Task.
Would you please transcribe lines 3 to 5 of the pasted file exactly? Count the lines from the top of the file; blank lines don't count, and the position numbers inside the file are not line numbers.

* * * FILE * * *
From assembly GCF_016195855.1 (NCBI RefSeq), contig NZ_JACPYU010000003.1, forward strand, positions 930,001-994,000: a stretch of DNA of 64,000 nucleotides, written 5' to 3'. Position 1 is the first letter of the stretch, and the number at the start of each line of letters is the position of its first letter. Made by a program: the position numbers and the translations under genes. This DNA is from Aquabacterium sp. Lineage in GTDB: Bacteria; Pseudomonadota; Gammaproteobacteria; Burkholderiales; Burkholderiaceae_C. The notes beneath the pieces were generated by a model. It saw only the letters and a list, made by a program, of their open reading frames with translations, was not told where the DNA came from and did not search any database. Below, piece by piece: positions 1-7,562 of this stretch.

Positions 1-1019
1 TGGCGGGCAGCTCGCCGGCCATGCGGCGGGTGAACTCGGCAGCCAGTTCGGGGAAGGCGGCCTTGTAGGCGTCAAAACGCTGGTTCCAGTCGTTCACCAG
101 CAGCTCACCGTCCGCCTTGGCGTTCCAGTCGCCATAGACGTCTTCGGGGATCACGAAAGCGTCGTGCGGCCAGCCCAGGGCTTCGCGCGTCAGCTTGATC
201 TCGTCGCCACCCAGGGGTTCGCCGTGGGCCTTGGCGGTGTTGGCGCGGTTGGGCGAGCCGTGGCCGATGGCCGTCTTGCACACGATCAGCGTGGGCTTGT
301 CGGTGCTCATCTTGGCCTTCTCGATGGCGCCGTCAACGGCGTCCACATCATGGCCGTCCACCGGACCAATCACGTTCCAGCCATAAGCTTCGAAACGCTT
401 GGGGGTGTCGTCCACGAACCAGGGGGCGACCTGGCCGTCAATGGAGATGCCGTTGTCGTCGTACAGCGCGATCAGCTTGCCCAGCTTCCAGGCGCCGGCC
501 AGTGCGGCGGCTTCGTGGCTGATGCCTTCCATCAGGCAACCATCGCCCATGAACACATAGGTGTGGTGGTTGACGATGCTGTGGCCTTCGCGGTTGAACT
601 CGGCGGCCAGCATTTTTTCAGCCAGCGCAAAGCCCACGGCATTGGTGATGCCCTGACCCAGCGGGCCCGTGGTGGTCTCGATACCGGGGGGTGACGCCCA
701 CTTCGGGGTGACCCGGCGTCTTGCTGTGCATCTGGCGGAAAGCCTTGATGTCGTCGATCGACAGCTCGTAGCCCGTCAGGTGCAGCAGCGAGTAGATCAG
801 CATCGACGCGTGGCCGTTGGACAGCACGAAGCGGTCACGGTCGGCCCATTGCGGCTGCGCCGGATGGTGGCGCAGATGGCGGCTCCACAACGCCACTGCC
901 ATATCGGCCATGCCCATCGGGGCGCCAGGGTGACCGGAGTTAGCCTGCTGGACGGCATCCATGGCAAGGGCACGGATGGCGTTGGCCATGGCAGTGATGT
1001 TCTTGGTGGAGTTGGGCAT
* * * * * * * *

1 TGGCGGGCAGCTCGCCGGCCATGCGGCGGGTGAACTCGGCAGCCAGTTCGGGGAAGGCGGCCTTGTAGGCGTCAAAACGCTGGTTCCAGTCGTTCACCAG
101 CAGCTCACCGTCCGCCTTGGCGTTCCAGTCGCCATAGACGTCTTCGGGGATCACGAAAGCGTCGTGCGGCCAGCCCAGGGCTTCGCGCGTCAGCTTGATC
201 TCGTCGCCACCCAGGGGTTCGCCGTGGGCCTTGGCGGTGTTGGCGCGGTTGGGCGAGCCGTGGCCGATGGCCGTCTTGCACACGATCAGCGTGGGCTTGT